1.
Introduction to Statistics for Built
Environment
Course Code: AED 1222
Compiled by
DEPARTMENT OF ARCHITECTURE AND ENVIRONMENTAL DESIGN (AED)
CENTRE FOR FOUNDATION STUDIES (CFS)
INTERNATIONAL ISLAMIC UNIVERSITY MALAYSIA
2.
Lecture 10
Normal Curve
Todayâ€™s Lecture:
ï‚§ Calculating the z-score
ï‚§ Interpreting the z-score
ï‚§ Areas under the normal curve
ï‚§ Skewness
3.
Z-Scores â€“ a Measure of Position
â€¢ The z -score is also called the standard score.
â€¢ It is an ordinary score converted so that it better describes
that score's place in its distribution.
â€¢ It denotes the number of standard deviations a data value is
above the mean (if +) or below the mean (if -).
â€¢ Why z-score?
â€“ As a scale.
â€“ Provides a generalized standard of comparison.
4.
Calculating the z-score
Z-score formula for sample data
Z-score formula for population data
Z =
s
x - x
Z = x - Âµ
s
This value is a
measure of
the distance
in standard
deviations of
a data value
from the
mean.
5.
5
Calculating Z â€“ Scores: an example
Mansur is interested to become a salesperson to gain basic
marketing skills.
During an interview, he took a sales skill test and scored 135.
Does this indicate he has the potential for sales?
If average score of this test is 100, his score (135) is above average.
But how much is above average? Slightly, moderately or
dramatically?
How high is Mansurâ€™s score as compared to anyone else who took
the same test?
6.
Given standard deviation is 25, convert Mansurâ€™s score to a z-
score.
Z = 1.4
Original score New score/Z-Score
Z =
x - Âµ
s
Z = 135 - 100
25
Calculating z-scores cont.
7.
7
The same case, continued
At the interview, Mansur noticed thereâ€™s another vacant
position in research analysis.
He thought why not having a try in case he does not make it in
the first interview. In a test to apply for this post, he scored 85.
The average score (mean) of this test is 60 and the standard
deviation is 10.
Calculating z-scores cont.
8.
Letâ€™s see Mansurâ€™s z-score in the second test>>
Z = x - Âµ
s
Z = 85 - 60
10
Z = 2.5
Original score New score/Z-Score
So Mansur scored 2.5 std. deviations above the mean in research
analysis test but he scored only 1.4 std. deviations above the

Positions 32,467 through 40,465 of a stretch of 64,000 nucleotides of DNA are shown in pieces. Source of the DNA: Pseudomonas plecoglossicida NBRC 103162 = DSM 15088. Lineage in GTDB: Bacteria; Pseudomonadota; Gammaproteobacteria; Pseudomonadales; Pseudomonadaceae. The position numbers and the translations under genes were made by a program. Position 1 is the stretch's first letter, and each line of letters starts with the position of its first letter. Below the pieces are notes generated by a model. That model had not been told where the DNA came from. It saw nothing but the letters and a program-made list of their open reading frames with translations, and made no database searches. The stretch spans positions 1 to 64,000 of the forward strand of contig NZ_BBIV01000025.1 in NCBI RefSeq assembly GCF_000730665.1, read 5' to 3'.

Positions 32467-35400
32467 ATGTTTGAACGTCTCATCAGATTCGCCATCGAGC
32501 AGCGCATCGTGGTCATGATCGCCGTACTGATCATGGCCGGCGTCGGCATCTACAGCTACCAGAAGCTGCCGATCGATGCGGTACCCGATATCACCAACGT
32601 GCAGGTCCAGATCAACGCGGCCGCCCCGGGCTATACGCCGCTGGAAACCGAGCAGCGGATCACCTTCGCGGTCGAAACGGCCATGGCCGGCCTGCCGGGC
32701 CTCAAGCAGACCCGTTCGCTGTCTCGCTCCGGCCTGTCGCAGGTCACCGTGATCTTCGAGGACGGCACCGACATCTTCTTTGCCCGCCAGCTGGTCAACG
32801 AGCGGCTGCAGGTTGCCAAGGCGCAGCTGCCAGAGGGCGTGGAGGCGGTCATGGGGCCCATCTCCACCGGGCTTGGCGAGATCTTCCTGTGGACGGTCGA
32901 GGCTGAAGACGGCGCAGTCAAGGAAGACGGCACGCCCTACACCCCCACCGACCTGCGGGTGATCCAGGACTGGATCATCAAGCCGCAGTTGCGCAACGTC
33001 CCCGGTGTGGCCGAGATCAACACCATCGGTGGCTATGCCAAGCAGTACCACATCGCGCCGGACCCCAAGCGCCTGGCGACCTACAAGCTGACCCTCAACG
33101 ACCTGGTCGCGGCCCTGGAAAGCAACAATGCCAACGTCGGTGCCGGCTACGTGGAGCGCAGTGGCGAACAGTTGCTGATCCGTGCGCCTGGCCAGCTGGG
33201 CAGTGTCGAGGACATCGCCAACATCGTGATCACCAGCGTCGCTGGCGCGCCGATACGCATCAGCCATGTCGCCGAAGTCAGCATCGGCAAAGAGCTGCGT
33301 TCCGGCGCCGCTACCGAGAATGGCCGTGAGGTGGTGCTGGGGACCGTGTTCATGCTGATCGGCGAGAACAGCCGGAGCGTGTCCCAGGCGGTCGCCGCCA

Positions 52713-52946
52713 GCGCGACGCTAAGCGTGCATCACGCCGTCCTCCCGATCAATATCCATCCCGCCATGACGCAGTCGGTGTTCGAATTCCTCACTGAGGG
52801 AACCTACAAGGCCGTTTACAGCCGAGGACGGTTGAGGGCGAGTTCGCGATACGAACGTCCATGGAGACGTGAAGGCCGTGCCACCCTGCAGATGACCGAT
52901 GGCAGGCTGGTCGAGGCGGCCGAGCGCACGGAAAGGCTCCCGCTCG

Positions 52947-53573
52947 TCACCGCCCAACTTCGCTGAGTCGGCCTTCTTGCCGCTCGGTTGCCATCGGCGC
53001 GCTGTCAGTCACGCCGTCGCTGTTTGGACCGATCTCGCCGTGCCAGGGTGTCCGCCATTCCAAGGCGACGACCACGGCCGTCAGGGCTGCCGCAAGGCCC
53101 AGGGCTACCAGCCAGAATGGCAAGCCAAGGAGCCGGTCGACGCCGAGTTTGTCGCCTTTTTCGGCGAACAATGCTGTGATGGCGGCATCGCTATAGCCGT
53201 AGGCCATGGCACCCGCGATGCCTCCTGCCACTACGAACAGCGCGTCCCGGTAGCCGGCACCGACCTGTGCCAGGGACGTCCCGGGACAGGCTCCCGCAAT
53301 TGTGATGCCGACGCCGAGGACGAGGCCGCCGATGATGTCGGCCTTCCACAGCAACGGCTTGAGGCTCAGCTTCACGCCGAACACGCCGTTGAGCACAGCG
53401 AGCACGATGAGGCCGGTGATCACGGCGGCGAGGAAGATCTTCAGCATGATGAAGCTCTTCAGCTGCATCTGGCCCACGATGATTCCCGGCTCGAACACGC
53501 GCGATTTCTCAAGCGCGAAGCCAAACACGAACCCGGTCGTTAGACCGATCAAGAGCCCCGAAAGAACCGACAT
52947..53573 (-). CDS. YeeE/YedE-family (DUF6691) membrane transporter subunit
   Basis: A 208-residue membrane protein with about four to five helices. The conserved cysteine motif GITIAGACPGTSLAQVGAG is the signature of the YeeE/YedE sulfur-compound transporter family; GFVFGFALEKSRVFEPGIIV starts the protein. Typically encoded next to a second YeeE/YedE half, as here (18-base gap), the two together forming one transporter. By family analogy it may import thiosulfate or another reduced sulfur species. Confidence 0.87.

mean in sales skill test.
It seems that Mansurâ€™s inclinations is more towards research
analysis.
Calculating z-scores cont.
9.
Interpreting z-scores
z-score < 0
Is when a data value is less than the mean
z -score > 0
Is when a data value is greater than the mean
z -score = 0
Is when a data value is equal to the mean
10.
A normal distribution is a bell-shaped
distribution of data where the mean, median
and mode all coincide. Chebyshevâ€™s theorem
applies to any distribution regardless of its
shape. However, when a distribution is bell-
shaped, the following statements which make
up the empirical rule, are true.
11.
Approximately:
â€¢68% of the data values will fall within 1 sd. Of
the mean.
â€¢95% of the data values will fall within 2 sd. Of
the mean.
â€¢99.7% of the data values will fall within 3 sd. Of
the mean.
12.
For example:
The score on a national achievement exam have a mean
of 480 and a deviation of 90. If these scores are normally
distributed, then approximately 68% will fall between
390 and 570 (480+90=570 and 480-90=390)
480390 570
13.
Skewness
In probability theory and statistics, skewness is a
measure of the asymmetry of the probability
distribution of a real-valued random variable.
Mean Mode
14.
Positively skewed/ skewed to the right
If there are extreme values towards the positive
end of a distribution, the distribution is said to be
positively skewed. In a positively skewed
distribution, the mean is greater than the mode.
For example:
15.
Negatively skewed/ skewed to the left
A negatively skewed distribution, on the other
hand, has a mean which is less than the mode
because of the presence of extreme values at
the negative end of the distribution.
16.
Calculating skewness
There are a number of ways of measuring skewness:
Pearsonâ€™s coefficient of skewness = mean â€“ mode = 3(mean â€“ median)
Standard deviation Standard deviation
The value determines whether the data distribution is positively skewed or negatively
skewed. If the value is positive, it means the distribution is positively/rightly skewed.
If the value is negative, it means the distribution is negatively/ leftly skewed.
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